Hubble proved an expanding universe and destroyed the long-held notion of a static universe. Mass communication in all its forms – Internet, television, radio, telephone, printing press. Thomas Edison and many others domesticated electricy. Newton defined gravity and pedestrial physics (disproving long-held Aristotlian ideas of motion) and co-founded calculus. Copernicus destroyed the long-held notion of an earth-centric universe. To the ancient people of the scripture, there was no knowledge of North and South America, there was no decimal numbers and no positional notation. In practically every way, the ancient people did not and could not view or understand the world as we do. These discoveries and inventions so shape our view and are so integrated into our perceptions and assumption that we cannot divorce or isolate ourselves from the effects of those discoveries and inventions. Consequently, it is more arrogance than scholarship to think we can understand the minds of ancient people. We can understand the technology of ancient architecture and artifacts. Even with ancient text, we cannot fully understand ancient culture and can understand only minimally the ancient mind. We would do better to view ancient people as an extinct alien species than as our ancestors. Whatever understanding we have of them is more curious than instructive.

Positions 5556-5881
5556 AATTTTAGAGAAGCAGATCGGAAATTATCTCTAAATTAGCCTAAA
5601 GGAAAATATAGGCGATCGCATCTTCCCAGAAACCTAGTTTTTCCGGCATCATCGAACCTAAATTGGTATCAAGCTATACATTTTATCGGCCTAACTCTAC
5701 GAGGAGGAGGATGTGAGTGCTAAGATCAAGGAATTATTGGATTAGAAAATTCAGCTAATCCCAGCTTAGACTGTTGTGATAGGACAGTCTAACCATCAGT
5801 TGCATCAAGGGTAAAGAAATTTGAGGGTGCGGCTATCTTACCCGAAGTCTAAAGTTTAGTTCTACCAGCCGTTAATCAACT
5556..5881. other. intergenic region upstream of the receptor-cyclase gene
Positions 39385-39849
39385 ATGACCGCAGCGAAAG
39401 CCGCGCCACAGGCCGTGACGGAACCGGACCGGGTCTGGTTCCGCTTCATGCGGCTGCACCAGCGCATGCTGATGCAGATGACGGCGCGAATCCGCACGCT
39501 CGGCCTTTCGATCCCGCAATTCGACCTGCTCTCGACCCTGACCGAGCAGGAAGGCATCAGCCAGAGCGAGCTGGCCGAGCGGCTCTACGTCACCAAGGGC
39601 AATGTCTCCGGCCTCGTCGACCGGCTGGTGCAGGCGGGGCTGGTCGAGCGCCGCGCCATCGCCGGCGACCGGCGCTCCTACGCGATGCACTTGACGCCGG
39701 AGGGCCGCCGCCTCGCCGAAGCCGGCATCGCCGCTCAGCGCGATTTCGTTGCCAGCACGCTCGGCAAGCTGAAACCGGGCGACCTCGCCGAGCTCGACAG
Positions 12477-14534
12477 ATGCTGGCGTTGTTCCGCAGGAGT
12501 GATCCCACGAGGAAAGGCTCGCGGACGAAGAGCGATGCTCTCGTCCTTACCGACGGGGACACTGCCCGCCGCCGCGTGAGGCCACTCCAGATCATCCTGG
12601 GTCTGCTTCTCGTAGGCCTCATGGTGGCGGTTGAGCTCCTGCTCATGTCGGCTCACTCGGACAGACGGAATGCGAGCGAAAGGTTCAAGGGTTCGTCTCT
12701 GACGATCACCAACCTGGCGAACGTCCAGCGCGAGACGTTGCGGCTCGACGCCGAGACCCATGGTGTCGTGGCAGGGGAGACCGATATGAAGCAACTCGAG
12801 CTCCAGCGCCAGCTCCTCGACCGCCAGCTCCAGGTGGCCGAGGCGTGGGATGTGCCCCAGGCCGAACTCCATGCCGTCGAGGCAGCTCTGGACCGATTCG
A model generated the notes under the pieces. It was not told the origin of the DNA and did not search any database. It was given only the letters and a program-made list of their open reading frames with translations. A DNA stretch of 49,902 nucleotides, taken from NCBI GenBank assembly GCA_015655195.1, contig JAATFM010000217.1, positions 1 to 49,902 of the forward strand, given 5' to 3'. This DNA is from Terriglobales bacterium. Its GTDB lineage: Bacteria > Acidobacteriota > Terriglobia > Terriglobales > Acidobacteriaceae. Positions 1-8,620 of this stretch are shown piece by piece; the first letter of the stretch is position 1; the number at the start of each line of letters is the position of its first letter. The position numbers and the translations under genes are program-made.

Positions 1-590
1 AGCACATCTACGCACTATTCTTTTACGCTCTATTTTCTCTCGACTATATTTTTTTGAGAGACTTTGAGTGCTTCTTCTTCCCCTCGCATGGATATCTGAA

7. Pingback: RECLAIMING FAMILY | [D]mergent